How to Melt Down Your Video Camera

How I melted my Canon T2i dSLR

Have you ever been driving a car and had the engine overheat? Have you ever had to pull over your car to put coolant into your engine because it was overheating?

I never thought the same thing could apply to a video camera. I was wrong. Not just any video camera, my dSLR. You see, I have used my camcorder for many years now without any problem whatsoever. Occasionally, I will use my dSLR ( digital single lens reflex camera) to shoot video. Stunning video. Amazing quality video.

However, up until today, I never knew my camera could overheat, shut down and require me to wait until it fully cooled down before using again. In fact, I learned today that my dSLR has a temperature gauge setting with an electronic thermometer warning in red that blinks continually when it reaches the breaking point. Unfortunately for me, I was in front of a camera shooting video on my own and didn’t realize that I was overheating my camera in my temperature-cooled office. It was only when the camera shut down midsentence that I realized something was wrong.

When I tried to restart it, I saw the deadly red thermometer warning continuing to blink. As I touched the settings to try and restart the camera, I almost burned my fingers on the outside of the camera. The electronics were extremely hot to the touch. With little else to do, I shut the camera off and went out to get some lunch.

In researching the problem, I learned that dSLR cameras are not designed to shoot video continuously like camcorders. In fact, they typically have a maximum continuous video shoot time of 10 to 12 minutes. That occurs because of the large video file that must be transferred to the memory card. However, if you try to shoot video continuously, without starting and stopping, the electronics will overheat and shut your camera down without warning.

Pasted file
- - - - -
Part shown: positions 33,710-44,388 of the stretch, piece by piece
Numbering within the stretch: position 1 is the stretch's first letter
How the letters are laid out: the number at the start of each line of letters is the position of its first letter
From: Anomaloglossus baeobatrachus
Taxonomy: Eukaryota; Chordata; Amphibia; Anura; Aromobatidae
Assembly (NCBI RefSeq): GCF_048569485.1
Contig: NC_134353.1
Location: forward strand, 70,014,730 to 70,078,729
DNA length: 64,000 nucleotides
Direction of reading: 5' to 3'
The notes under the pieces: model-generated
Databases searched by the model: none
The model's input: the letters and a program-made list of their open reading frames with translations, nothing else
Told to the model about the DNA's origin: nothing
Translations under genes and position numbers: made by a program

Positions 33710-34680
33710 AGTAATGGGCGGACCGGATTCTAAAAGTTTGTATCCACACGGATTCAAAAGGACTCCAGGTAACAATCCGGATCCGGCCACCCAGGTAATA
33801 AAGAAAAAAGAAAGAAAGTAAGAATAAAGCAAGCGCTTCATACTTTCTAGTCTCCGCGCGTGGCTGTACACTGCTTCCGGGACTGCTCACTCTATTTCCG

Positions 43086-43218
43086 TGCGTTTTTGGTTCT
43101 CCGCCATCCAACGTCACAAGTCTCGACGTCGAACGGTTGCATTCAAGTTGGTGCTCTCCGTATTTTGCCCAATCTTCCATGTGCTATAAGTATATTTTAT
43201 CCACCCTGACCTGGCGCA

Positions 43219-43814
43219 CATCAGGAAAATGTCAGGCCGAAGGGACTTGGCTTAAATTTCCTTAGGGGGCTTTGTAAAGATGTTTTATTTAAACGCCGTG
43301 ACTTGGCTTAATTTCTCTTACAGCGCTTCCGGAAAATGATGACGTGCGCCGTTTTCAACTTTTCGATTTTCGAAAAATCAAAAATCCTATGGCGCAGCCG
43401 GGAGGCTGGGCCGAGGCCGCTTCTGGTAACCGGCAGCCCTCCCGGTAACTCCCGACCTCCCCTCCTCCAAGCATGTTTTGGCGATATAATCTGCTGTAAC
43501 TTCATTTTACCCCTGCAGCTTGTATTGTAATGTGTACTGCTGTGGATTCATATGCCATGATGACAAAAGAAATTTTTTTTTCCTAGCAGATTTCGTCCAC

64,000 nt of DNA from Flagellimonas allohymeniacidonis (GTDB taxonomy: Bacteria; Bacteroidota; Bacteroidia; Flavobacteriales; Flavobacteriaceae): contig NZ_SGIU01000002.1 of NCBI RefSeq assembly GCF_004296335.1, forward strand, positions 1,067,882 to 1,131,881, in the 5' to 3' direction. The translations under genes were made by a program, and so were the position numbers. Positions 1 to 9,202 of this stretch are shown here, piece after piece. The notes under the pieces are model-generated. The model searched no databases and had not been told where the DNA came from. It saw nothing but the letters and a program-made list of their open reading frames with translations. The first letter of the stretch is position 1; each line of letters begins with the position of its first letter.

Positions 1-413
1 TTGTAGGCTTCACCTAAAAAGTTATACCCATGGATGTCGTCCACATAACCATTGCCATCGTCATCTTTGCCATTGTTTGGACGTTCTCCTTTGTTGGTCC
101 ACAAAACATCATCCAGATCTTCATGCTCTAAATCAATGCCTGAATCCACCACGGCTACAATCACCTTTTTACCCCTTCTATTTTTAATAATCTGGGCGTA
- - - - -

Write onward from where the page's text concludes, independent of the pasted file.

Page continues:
When I came back from lunch and turned my camera on, it was cool to the touch and ready to go for another round of video. What’s the moral of the story? I’m glad you asked. There is always a moral to my stories.

If you intend on shooting protracted sequences on video with a dSLR, then my strong recommendation is not to use a dSLR. Instead, stick to your trusted camcorder that will allow you to shoot video for a long time. Then again, maybe it was me talking too much that caused my camera overheat and shut down :-)


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Gerry, I want to thank you, you’ve helped me – not just to use video that actually converts and gets me what I want from the video that I use on the web. You have consistently delivered information to very smart, very savvy businesspeople – lawyers and professionals – that they just rave about and that they are going to start implementing in the next couple days to radically change and transform how they deliver the value to clients and how they get paid for it. Gerry, thank you! Fantastic!

David Frees
Unruh, Turner, Burke & Frees